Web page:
Tech expert offers computer training to help bridge the digital gap

Joe Huber (background, standing) works with (from front to back) Robert Chapman, Jorge Varona and Patrick Carroll in the computer lab at the Rescue Mission on GIfford Street in Syracuse. (PHOTO BY ROBERT MESCAVAGE)

Joe Huber (background, standing) works with (from front to back) Robert Chapman, Jorge Varona and Patrick Carroll in the computer lab at the Rescue Mission on Gifford Street in Syracuse. (PHOTO BY ROBERT MESCAVAGE)

A senior programmer at Upstate spends some of his free time helping to close the digital divide. That’s the division between those with computer and Internet access and skill sets, and those without.

Joe Huber volunteers at the Rescue Mission in Syracuse, where he teaches computer skills to clients and serves on the mission’s Information Technology steering committee.

His Digital Bridge Class is offered to Rescue Mission clients who are seeking employment or general computer skills. They learn Microsoft Windows and Office, including Word, and they learn how to search the Internet and use email. In addition, they learn about identity security and precautions they should take in cyberspace. At the successful completion of the course, students are awarded personal computers that have been donated by local supporters of the mission.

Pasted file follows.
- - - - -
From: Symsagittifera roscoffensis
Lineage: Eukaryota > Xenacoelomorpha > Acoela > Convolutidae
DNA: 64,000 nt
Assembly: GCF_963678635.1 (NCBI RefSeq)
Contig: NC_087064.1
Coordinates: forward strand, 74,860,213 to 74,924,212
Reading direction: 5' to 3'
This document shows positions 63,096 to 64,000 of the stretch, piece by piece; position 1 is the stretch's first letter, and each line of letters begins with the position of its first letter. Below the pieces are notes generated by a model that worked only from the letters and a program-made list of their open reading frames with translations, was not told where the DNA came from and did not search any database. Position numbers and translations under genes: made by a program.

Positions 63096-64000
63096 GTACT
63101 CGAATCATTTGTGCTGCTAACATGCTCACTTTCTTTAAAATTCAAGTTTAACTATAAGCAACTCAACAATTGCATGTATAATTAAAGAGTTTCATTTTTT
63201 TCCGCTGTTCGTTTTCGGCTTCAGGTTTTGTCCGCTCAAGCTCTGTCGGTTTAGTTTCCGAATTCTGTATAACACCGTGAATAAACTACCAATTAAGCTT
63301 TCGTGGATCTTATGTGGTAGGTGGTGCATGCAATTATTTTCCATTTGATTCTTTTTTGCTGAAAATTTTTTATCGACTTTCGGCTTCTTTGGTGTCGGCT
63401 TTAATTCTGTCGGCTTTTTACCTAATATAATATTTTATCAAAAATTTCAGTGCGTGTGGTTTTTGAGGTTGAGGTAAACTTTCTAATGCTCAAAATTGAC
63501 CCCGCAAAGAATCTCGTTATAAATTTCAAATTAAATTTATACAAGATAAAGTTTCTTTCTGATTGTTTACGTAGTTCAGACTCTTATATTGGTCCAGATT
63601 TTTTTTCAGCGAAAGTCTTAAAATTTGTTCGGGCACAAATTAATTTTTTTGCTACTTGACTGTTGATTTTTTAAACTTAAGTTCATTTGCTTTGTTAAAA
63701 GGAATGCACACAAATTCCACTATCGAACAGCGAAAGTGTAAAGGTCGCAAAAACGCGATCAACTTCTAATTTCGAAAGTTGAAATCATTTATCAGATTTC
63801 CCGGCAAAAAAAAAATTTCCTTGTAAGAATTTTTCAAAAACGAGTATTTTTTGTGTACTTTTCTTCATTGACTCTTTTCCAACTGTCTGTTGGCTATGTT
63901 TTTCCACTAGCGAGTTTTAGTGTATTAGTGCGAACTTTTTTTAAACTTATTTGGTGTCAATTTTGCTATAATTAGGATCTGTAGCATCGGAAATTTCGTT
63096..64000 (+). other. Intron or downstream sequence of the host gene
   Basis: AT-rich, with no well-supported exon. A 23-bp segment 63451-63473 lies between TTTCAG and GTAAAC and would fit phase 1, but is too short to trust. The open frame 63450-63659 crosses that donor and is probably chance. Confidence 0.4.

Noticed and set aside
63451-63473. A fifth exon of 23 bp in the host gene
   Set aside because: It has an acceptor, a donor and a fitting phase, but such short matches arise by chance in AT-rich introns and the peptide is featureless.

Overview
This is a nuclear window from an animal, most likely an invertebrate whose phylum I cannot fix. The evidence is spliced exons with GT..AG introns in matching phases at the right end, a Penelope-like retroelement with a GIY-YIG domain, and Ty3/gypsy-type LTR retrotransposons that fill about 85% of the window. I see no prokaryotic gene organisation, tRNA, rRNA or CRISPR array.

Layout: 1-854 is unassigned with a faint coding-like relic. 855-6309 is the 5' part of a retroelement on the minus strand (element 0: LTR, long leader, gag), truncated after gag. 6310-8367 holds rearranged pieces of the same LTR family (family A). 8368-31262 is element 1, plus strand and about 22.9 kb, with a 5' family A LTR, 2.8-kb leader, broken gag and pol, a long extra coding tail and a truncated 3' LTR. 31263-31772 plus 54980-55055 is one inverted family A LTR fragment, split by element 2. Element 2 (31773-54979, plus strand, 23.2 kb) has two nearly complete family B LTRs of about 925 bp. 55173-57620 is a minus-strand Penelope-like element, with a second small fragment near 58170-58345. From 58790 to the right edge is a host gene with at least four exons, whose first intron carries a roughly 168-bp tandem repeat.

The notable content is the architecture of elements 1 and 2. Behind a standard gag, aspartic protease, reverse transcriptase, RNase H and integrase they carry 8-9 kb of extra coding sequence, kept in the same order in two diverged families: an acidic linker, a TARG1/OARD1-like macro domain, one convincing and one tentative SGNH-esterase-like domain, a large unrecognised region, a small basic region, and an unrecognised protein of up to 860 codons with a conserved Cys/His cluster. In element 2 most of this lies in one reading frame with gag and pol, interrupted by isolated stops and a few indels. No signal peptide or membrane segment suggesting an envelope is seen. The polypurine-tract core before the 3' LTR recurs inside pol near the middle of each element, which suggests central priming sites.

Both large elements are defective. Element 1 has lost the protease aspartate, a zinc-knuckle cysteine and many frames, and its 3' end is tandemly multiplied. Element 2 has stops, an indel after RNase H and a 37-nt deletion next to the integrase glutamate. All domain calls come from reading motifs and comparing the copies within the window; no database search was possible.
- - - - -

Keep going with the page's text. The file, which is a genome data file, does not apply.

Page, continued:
“It’s been a real eye opener. It’s been one of the most interesting things I’ve ever done,” Huber said. The class had to be adapted. Some of the students needed beginner-type training. which focused on the keyboard, punctuation and literacy, before they could move on to computer skills.

summercoverThe first group recently graduated, and Huber said he looks forward to future classes. He enjoys teaching, and he enjoys learning about the people whom he helps.

This article appears in the summer 2015 issue of Upstate Health magazine.

Advertisements
This entry was posted in community, education. Bookmark the permalink.